Yellow | Question for YRC P&D drivers.

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I was talking recently to a YRC P&D driver and he was telling me that there are serious problems with his peddle runs on a regular basis. Those problems would include freight not even being on the trailer, seriously damaged freight loaded onto the trailer and no way to even identify who was responsible for these things. He attributed it to part time dock workers. I know this guy pretty well and I don't think he was pulling my leg. Are the problems over there this bad, or is this an isolated case? These are things that all the concessions in the world won't make up for.
 
I'm a p&d at 150 and we have problems too. We have a TM that is pretty much useless. The one that runs the barn is the Dispatcher. He is good. But dock guys need to be more accountable in the way they load the trucks. Some days are better than others.
 
Depends what day of the week we're talking about, monday & tuesday they try to slam you with freight then its light the next day or too. I will say that any real P&D should be checking his load and seeing if any exemptions were written up on the DR's. Biggest issue now would be shipments short or split up at the EOL.

Part timers don't show up half the time cause the fact they could make more $$$ flippin burgers after they take dues and 15% burning gas money up for 4-5 hrs of work, plus it is getting cold.
 
ABFer if this guy is running the same peddle and knows that area then they should be loading it to the way he runs it. Yeah I know he'll might have to run it the way they loaded it but if they load it they way he wants it run. It'll make a difference whether you get the freight off or got returns not making service. Damaged freight on the I/B shift should be known b/4 its loaded nothing new here someone just not doing their job.
 
This argument is as old as the trade itself. Drivers are prima donnas and dock don't know the routes. Management wether it be dock supervisor or TM really dont care. This is one of those conversations you can have with any P&D or dock worker. Its what makes us all unite at any stop no matter who you work for.
 
ABFer if this guy is running the same peddle and knows that area then they should be loading it to the way he runs it. Yeah I know he'll might have to run it the way they loaded it but if they load it they way he wants it run. It'll make a difference whether you get the freight off or got returns not making service. Damaged freight on the I/B shift should be known b/4 its loaded nothing new here someone just not doing their job.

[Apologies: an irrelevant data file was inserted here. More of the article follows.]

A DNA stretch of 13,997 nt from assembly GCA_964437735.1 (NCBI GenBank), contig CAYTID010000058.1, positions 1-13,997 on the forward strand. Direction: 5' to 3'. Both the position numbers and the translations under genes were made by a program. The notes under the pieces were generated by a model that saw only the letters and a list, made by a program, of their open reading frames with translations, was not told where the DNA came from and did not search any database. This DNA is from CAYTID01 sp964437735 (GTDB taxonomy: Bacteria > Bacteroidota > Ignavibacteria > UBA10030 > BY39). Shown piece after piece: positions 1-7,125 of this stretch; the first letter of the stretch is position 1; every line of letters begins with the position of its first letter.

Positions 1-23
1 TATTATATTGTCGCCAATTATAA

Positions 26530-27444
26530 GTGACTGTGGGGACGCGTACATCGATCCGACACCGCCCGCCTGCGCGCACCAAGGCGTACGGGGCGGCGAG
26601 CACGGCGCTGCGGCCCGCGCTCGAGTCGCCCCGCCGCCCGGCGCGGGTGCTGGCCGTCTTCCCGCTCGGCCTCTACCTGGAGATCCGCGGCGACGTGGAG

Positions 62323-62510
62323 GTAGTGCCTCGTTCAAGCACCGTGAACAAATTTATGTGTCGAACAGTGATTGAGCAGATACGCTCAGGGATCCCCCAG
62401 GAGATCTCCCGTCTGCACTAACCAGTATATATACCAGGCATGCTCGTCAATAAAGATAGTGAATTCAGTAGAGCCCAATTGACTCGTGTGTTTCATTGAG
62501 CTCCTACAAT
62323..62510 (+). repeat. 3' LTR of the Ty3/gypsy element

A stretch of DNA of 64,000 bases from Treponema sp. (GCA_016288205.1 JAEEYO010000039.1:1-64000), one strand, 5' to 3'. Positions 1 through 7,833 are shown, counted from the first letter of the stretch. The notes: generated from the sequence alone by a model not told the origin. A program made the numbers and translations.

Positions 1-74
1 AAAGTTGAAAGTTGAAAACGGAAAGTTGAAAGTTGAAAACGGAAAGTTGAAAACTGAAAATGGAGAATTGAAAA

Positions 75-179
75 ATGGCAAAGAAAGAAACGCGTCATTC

I know that but it doesn't seem to be happening for this guy. If it's that way all over there is nothing that can save them.
 
Dock never has todeal with customer (don't recoup etc) just thats the way it came in. They have no idea. Take PRIDE mgmt doesn't need to babysit
 
Dock never has todeal with customer (don't recoup etc) just thats the way it came in. They have no idea. Take PRIDE mgmt doesn't need to babysit

I have been P&D for 30 years. I carry a roll of shrinkwrap and a roll of tape in tractor everyday. Sometimes it is not easy to recoup some of the packaging, but sometimes it can be presentable to the customer. You are right in the fact that the dock doesn't have to deal with the customers and freight should be put on trailer the way the loader would want to unload it, but that seldom happens. I told one of our experienced dock workers the other day about trailers having a high side and low side because he was stacking freight real high on the high side and small pallets of freight on the low side. I told him that all of the tall freight would be on top of the small pallets after I drove hour and half to delivery area and he said no one have ever told him that.

One of the biggest problems in the loading of peddle runs is that the loader doesn't know where customers are located and the loader hasn't ever been trained in proper way to load freight. One of our outbound loaders was trying to put some semi-heavy freight on top of some gaylords the other night. Thank goodness one of the experienced loaders told him to use logistic bars because the freight in the gaylords was very expensive (about $10,000.00 per gaylord). Loader had no idea, but probably didn't care either.

Just for ABFer info, I was talking to one of ABF delivery guys the other day. His story was about the same as yours. Loaders not loading his trailer the right way and he had just left a customer whose freight was torn apart and just laying on floor of trailer. I guess it is the same story, no matter which company you work for.
 
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